On top of the conventional "razor-sharp margins," retailers face additional pressure from inflation and supply chain disruption this year. Retail advertising thus provides a great source of margin cushioning. For marketers, the results are favourable too. According to the Adweek Retail Media Report Q3, nearly three-quarters of retail media marketers reported either achieving or exceeding their retail media expectations last year. Only 2.4% of respondents said they had poor results.
Limitations of Retail Media Advertising
Retail media advertising primarily benefits retailers who demonstrate the sheer volume of customers on their e-commerce sites. However, this excludes many of the smaller retailers. Smaller and medium-sized retailers can turn to offsite options to reach a larger audience and drive website traffic. Offsite and onsite advertising reinforce each other quite well, and both are essential to establish a mature retail media network.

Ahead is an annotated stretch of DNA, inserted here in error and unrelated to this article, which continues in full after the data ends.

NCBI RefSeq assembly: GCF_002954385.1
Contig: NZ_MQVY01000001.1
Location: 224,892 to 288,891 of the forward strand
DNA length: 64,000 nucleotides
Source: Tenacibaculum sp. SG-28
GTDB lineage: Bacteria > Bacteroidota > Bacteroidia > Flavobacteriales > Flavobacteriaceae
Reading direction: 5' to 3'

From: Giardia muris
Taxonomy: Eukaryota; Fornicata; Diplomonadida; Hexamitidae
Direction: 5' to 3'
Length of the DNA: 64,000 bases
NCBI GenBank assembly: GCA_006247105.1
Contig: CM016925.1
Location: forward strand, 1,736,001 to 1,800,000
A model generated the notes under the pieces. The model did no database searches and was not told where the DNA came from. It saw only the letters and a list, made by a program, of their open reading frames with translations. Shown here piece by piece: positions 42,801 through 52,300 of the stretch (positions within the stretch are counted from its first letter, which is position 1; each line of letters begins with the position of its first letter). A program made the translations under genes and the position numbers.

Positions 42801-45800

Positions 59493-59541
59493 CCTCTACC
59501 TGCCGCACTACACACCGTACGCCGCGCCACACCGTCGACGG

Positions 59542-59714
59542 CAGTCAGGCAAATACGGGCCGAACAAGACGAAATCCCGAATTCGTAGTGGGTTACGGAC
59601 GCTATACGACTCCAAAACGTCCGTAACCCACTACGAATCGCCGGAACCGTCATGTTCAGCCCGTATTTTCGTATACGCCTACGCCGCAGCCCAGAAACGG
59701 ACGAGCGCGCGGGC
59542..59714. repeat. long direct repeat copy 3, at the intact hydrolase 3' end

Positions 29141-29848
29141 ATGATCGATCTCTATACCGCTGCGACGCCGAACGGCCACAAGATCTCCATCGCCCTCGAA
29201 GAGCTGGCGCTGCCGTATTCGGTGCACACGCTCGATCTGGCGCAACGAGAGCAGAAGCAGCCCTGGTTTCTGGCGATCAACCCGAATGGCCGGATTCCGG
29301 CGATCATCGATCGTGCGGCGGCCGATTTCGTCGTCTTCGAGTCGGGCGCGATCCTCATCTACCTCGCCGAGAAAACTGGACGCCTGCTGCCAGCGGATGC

Amazon holds the most outstanding market share of retail media, with an estimated 76.2% ad spending on their U.S. e-commerce channel (2021). Meanwhile, digital marketplaces like eBay, Etsy, and Instacart have flourishing retail media businesses, while brick-and-mortar leaders like Walmart, Target, The Home Depot, Best Buy, Walgreens, and CVS are also entering the space. Recent entrants include DoorDash, Gopuff, and Uber.
Good News for Customers
The end user of retail media is positioned to benefit greatly from advancements. Customers will be shown more relevant ads that help them make regular purchasing decisions and will be met with a greater browsing experience and user interface on the e-commerce sites they're visiting. Ideally, customers will also have a better and more seamless in-store experience.
Brands can leverage inventory data to place customers in front of items that are in stock. With the additional revenue from ads, retailers have more leeway to lower prices, especially during economic hardship. Brands also can stay connected with consumers at every part of their omni journey.